3. The third step towards keyboard adjustments is to be able to split the keyboard to an angle that you want. There are a lot of happy people with this style but it still tilts in the wrong direction to correct wrist extension.
4. The contoured keyboard has more ergonomic features than the others. Although oddly shaped and will take a little getting used to, users really love it. The average time to get accustomed to this novel layout is about two weeks but it’s smooth sailing after that. Some users even boast an increase in typing speed.
5. Getting away from a keyboard altogether might be the answer too. The “keyless” keyboard has been used successfully by people suffering from carpal tunnel as well as persons with other physical adaptation needs. Designed to eliminate finger motion entirely and dramatically reduce wrist motion.
6. Voice recognition software is a great way to give your hands and wrists a rest. Learning to use the software takes a few days. You have to “teach” it to understand your voice and commands but newer versions are intuitive and adapt to formatting, abbreviations and more. You talk and it types.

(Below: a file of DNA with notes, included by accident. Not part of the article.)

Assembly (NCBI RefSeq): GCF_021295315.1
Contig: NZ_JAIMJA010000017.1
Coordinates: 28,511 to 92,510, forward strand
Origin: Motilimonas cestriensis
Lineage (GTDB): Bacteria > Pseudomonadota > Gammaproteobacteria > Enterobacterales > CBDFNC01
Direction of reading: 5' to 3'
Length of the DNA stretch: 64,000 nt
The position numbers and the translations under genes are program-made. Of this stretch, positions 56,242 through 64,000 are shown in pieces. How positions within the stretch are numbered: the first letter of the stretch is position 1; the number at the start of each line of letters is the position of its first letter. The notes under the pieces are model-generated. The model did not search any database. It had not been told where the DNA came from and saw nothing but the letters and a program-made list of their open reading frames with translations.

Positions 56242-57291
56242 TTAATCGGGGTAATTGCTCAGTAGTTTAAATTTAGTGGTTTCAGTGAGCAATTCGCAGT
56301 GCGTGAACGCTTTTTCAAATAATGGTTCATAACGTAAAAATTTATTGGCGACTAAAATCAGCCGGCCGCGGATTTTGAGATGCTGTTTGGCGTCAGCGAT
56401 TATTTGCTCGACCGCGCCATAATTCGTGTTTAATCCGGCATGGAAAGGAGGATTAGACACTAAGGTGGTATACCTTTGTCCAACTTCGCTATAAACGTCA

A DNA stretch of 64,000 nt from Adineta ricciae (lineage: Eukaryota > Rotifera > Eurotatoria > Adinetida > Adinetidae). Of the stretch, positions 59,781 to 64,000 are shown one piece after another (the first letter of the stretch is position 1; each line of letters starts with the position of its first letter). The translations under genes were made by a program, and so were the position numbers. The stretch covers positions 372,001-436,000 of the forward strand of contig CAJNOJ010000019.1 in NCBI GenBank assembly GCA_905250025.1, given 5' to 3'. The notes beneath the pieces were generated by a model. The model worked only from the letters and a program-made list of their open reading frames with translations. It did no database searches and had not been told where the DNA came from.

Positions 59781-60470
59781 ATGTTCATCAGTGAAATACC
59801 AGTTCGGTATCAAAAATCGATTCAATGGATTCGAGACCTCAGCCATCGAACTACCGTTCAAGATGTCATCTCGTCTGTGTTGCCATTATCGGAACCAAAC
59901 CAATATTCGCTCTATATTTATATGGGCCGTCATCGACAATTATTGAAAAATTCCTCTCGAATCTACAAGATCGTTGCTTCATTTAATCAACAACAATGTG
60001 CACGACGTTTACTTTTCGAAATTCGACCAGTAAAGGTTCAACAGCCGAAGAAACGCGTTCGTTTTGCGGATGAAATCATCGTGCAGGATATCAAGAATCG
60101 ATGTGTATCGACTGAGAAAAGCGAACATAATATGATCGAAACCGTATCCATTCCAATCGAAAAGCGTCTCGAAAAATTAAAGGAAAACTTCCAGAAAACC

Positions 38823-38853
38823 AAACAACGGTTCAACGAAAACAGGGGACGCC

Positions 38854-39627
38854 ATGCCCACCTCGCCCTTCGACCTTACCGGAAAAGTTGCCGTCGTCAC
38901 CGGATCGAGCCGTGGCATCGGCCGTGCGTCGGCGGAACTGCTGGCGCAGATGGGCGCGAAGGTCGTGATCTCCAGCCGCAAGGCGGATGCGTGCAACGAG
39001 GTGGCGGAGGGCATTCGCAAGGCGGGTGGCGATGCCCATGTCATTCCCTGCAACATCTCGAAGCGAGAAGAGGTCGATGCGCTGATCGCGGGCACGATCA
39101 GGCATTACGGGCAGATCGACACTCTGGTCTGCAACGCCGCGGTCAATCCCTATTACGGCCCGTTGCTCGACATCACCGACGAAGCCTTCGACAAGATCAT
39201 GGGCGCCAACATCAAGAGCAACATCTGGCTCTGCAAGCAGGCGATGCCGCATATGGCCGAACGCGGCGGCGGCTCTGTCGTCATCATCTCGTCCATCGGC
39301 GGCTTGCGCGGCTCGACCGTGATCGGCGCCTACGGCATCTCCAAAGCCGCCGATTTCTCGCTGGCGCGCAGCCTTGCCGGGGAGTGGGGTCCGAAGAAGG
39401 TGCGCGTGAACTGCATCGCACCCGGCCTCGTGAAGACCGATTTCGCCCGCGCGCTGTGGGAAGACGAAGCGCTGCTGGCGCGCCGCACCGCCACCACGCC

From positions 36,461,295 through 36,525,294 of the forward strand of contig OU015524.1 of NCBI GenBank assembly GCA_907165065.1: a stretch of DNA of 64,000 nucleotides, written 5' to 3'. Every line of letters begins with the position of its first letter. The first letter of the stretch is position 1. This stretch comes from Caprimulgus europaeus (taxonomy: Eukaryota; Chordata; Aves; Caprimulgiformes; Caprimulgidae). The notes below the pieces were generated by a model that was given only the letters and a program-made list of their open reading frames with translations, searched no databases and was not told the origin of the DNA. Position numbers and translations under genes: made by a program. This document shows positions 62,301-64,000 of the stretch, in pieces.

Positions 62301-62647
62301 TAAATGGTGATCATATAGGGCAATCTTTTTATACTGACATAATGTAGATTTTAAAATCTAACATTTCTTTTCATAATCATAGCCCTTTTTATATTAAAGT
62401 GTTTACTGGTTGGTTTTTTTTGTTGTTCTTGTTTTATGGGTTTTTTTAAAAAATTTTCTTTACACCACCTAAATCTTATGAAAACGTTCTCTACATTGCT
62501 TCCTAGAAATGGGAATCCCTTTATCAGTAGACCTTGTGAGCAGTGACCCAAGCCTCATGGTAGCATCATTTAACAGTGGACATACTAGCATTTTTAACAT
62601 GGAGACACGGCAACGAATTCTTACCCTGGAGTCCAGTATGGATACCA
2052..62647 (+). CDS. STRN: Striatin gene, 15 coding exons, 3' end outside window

How to Decide?
Choosing what ergonomic keyboard or alternative that will suit your particular situation will depend on a variety of things. The most common recommendation is to try them out. Most companies will offer a guarantee on their products.
Negative Sloped Keyboard Tray
The negative tilt allows for your hands to more comfortably rest over your keyboard without extending your wrists. This will reduce the stress caused by the regular incline of a keyboard.
In some cases being able to find tune the tilt will work better than a new keyboard and in other cases a combination of the two will be most beneficial.
Choosing an Ergonomic Mouse
An ergonomic mouse will position your hand in a more natural fashion than a standard mouse. The more natural the mouse position the less stress on your wrist and joints. If it is easy to operate and in a comfortable and relaxed position, then the wrist strain should improve over the standard mouse.
Similar to the suggestion about choosing the right keyboard is… “You may need to try it out first!”